Inside Intel’s Silicon Photonics Labs

In my first blog, I have already explained to you what “Silicon Photonics” is all about. You may be curious about what Intel scientists were doing in Silicon Photonics research and how hybrid silicon laser recently announced by Intel and UCSB, for example, will impact on the future computing industry. If so, please watch the video below.

In this 5-min video, Dr. Mario Paniccia, Intel Fellow and Director of Photonics Technology Lab, will walk with you through Intel’s photonics labs and describe Intel’s silicon photonics research activities, key accomplishments, as well as the potential applications.

Ansheng

3 Responses to Inside Intel’s Silicon Photonics Labs

  1. Lord Volton says:

    Loved it!
    The whole “voyeur” cam was interesting too.
    It would be nice if there was a location where the video segments could be watched sequentially to see firsthand the advancements he’s talking about.
    Nice work.

  2. Mihai says:

    Today, the vision of new silicon cpu architecture is to make small transistors and multicore processors but the heat disipation is not helped at all. There is one thing who never changed until now, and this is the core
    dimensions. Why is that? You will say -the answer is simple because the technology got smaller. Let see what’s happen in the processors. The heat made by hundreads of transistors in the early 60′ now is bringed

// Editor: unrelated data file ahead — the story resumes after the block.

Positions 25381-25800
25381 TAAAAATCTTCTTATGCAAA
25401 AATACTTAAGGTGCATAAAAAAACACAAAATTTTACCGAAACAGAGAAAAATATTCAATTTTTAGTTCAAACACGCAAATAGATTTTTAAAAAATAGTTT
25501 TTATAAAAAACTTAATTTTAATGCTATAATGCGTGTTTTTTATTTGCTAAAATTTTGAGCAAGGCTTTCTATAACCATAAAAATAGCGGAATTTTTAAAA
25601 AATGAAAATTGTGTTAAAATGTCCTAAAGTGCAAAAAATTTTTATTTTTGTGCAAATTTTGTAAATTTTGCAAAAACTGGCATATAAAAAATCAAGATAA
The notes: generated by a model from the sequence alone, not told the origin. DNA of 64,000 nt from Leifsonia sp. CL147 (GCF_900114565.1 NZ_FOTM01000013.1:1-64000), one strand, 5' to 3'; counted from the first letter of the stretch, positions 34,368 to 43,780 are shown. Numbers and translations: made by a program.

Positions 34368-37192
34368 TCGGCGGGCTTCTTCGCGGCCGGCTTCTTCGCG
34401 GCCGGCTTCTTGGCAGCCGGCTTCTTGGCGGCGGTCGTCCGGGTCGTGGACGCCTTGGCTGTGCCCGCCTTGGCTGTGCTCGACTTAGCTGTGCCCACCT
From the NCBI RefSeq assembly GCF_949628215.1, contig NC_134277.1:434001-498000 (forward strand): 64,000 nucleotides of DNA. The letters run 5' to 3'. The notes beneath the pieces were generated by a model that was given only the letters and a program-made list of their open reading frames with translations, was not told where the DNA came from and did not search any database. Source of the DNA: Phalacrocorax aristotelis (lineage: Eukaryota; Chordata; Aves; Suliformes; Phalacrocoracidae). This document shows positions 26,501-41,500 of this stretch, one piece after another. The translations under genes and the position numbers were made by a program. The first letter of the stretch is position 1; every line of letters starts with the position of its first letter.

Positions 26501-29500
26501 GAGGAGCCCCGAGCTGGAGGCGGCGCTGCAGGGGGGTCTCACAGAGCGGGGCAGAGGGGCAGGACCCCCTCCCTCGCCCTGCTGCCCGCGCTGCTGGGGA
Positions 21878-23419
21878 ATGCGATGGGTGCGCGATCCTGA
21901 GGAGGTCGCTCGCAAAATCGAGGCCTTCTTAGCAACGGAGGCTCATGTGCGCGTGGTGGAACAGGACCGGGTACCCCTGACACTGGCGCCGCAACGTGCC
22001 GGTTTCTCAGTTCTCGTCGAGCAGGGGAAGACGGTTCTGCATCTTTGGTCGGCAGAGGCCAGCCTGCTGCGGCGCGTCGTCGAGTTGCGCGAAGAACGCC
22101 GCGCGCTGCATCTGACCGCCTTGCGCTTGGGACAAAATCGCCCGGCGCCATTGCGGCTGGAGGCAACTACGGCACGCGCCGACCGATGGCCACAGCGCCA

to the same surface by millions of transitors. Beside the efect trasistor leakage who make
    the cpu temperature rise and the load of procesor, the heat concentration of today processors make us wonder.. untill when we can use the fans for cpu’s?. Now let see bigger, imagine those small transistors with large spaces between them, the heat power is not in the focal point and destruction of silicone is not possible anymore. Imagine a cpu like a large papper sticked with an aluminium radiator, without the fans and with a low temperature. This would change the world of peoples who need to work eight, ten hours
    in front of computers, five days a week. This technology can be extented to all hardware devices who use transitors.